Despite tools like e-mail, social media, and mobile devices, all designed to make communicating a cinch, it seems to me that sometimes there’s less old-fashioned courteous communication than there used to be.

As I reflect on the year that was and the year just beginning, please join me in honing a few old-timey courtesies that I believe enhance any relationship and make human interactions a lot more pleasant.

Acknowledge communication

Nobody likes to be left hanging. Promptly acknowledge the receipt of a query, proposal, price, introduction, or job application. All it takes is a quick reply—whether by e-mail, voice mail, DM or postcard—saying, “I received your message; thank you for your interest in our company,” and a few words on what to expect next.

There’s no harm in being direct, either. Hearing, “Sorry, we don’t have need for what you’re selling,”  or, “Our priorities have changed and we won’t be working on that project until 2011,” or “My life is crazy for the next two weeks, but I’ll get back to you after that,” is vastly preferable to hearing nothing at all.

Don’t play hard-to-get

In 2009, one woman I was referred to told me (with some pride, I thought), “It always takes several tries to get my attention.” Now I understand that persistence can be a virtue, but this self-important attitude struck me as just plain rude.

Contrast this with Nordstrom. When I worked in corporate advertising there, we followed the policy that every phone call must be picked up; every message responded to. Yes, it took time, but these practices contributed to Nordstrom’s reputation for excellent, responsive service, from the sales floor to the corporate level.

Say thank you

Has a vendor, coworker, or networking friend been responsive? Thoughtful? Thorough? Creative? Conscientious? Delivered a beautiful product? Put in extra time and energy? Made an introduction or referral? If so, make a point of thanking them sincerely. Everybody likes their efforts to be noticed and appreciated.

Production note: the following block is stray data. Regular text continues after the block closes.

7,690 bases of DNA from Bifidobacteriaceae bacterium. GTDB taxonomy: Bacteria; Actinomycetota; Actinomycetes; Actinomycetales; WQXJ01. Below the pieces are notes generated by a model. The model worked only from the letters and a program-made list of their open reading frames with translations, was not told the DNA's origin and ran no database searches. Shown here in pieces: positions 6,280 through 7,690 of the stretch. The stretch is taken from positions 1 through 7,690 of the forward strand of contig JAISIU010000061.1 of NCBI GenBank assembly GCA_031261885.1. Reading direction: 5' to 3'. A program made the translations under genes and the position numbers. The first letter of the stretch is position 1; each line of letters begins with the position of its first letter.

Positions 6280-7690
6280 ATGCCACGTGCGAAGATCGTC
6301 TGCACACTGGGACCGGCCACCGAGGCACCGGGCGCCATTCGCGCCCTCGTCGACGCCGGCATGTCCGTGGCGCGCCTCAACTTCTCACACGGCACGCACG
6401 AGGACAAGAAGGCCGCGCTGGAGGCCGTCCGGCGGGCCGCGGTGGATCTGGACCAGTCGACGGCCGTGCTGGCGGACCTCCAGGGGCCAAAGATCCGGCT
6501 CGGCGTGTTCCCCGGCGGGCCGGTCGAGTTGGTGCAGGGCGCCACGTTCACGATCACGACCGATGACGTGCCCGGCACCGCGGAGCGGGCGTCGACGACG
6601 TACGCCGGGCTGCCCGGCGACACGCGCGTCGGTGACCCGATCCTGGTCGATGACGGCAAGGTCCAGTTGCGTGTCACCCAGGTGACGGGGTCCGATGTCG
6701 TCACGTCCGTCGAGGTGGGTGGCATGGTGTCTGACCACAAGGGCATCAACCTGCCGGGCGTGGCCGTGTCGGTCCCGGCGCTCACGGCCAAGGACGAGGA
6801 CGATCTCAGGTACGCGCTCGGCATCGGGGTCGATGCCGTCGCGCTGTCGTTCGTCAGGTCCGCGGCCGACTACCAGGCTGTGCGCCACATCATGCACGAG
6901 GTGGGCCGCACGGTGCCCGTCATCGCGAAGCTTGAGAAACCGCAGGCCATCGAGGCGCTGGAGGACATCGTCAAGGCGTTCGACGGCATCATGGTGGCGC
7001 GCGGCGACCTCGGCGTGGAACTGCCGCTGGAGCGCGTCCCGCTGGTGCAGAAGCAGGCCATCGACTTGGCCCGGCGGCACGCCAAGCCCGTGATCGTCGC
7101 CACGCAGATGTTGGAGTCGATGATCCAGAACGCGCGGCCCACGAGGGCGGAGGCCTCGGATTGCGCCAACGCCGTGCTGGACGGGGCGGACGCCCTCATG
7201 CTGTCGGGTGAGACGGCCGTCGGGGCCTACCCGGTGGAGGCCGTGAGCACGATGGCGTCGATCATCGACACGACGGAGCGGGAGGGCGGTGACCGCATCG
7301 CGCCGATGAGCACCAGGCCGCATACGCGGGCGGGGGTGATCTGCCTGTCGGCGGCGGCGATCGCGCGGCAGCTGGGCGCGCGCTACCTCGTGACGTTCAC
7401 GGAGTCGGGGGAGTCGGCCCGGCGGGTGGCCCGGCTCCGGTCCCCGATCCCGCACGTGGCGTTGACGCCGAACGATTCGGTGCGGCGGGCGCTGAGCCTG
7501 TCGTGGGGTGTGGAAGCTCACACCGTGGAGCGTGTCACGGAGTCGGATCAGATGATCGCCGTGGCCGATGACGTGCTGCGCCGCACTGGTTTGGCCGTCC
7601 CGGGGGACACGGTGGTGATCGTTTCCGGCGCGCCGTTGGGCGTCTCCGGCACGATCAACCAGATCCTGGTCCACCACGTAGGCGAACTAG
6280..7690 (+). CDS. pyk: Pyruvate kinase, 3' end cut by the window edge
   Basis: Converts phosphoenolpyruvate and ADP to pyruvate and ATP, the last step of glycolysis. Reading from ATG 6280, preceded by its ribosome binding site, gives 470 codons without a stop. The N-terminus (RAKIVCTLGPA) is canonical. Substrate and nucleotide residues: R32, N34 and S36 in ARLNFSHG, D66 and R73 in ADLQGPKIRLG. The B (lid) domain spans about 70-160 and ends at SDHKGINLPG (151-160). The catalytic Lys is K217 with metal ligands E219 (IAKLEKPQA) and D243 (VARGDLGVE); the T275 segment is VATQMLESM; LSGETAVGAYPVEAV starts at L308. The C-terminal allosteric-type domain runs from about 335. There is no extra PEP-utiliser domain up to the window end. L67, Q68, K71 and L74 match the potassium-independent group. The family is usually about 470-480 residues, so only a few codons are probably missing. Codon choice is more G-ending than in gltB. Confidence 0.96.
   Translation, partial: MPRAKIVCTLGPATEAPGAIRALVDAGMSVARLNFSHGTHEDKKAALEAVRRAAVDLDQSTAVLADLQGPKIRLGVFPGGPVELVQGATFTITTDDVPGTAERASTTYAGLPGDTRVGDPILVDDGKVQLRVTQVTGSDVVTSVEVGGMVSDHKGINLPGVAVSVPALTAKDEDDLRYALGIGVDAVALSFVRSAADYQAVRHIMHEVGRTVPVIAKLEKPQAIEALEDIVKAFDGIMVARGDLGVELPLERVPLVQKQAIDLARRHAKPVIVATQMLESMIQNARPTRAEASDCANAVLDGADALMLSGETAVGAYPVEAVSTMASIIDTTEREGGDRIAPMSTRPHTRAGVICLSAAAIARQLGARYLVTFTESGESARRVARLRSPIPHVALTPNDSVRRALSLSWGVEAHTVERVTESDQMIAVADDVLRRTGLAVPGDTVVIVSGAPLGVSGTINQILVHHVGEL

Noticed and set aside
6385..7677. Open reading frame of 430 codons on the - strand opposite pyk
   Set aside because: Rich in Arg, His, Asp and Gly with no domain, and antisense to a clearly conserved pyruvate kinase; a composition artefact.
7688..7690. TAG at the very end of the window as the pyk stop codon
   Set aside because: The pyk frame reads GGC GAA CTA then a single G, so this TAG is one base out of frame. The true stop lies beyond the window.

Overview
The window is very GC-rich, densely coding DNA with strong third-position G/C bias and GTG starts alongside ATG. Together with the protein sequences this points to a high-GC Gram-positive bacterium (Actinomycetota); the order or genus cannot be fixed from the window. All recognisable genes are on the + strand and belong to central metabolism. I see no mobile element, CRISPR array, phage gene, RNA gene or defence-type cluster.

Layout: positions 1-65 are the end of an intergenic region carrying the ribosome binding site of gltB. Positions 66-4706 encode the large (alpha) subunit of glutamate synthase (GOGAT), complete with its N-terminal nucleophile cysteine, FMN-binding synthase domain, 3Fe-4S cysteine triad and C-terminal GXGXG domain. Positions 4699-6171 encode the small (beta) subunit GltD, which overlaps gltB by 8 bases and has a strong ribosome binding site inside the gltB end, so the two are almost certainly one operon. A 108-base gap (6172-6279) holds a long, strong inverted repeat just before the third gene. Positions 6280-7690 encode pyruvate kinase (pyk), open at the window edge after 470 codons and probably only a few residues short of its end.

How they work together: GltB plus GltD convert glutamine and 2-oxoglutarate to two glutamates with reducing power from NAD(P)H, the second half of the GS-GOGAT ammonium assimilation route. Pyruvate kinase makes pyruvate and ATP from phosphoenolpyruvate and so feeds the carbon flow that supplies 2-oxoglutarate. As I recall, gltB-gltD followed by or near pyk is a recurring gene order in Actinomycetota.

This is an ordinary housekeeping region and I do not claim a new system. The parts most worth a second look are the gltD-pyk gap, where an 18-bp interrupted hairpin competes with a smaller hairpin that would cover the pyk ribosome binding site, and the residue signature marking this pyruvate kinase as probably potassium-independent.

Address conflicts directly

Don’t go away mad, hold a grudge, or badmouth a person to others. When I have a problem with somebody, I try my best to take the time to discuss it with them privately and directly. These can be hard discussions to have, but I’ve found that they both clear the air and build mutual respect.

Apologize and move on

We all blow it now and then. Saying, “I’m sorry. What can I do now to help fix the problem?” is refreshingly direct. I don’t expect perfection, but I always appreciate willingness to find a good solution.

Remember, Relationships still rule

We hustle to add another column to the spreadsheet, send another PDF, do business by e-mail or mobile device, or tweet several times a day. But do these tools drive us toward creating rewarding interpersonal connections? Yield better products? When they do, I’m all for them. For instance, I love the way Twitter and this blog have introduced me to some cool folks I’d never have met otherwise.

But I’ve realized that when I let these tools buffer me from the human connection and encapsulate me into a separate electronic hermitage, it’s time to make a point of picking up the phone, arranging a lunch or coffee, or hand-delivering a small token of appreciation. Not only does business—and life—work better that way, but it’s a lot more enjoyable, too.

In 2010, it’s still all about relationships—and the thoughtful words that help preserve and build them.